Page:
Since each restaurant has its own method of sushi chef training, it is difficult to come up with a general guideline. Yet usually most of the sushi chefs have their own restaurant after spending five to ten years in training. It may be similar to the rule of 10,000 hours in business (anyone needs 10,000 hours to be a professional in any fields).
In addition to the hours spent in training, the quality of the restaurant is important. By working at a top-tier restaurant, you can expect to learn the quality by witnessing it first-hand. Of course, you need high motivation to learn and grow up, so the formula for successful sushi chef training can be described as “motivation x hours x quality.” Just so you know, it is not that all the owner/chefs of the restaurants with average customer spend of 20,000JPY or more were trained at high-end sushi restaurants. There are those who had little training and learned on his own. By enhancing your motivation and quality of the learning process, you may be able to shorten the hours needed for training.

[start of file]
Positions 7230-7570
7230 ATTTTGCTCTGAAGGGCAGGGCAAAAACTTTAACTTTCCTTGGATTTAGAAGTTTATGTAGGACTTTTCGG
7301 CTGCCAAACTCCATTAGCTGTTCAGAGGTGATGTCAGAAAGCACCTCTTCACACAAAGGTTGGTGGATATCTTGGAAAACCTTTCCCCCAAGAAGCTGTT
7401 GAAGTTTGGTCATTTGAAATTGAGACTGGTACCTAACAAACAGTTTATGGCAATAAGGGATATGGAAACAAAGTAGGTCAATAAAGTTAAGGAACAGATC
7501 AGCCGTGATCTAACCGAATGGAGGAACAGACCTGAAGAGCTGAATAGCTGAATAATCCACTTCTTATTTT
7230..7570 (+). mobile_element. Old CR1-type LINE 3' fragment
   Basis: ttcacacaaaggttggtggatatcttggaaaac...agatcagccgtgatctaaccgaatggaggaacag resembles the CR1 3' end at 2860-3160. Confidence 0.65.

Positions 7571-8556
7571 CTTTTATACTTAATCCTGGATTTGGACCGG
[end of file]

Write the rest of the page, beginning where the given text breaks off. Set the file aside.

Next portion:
If this article piqued your interest, I highly recommend that you visit a sushi restaurant to actually try its taste and service. Future Michelin-starred chefs may be gritting their teeth and working hard for their future success.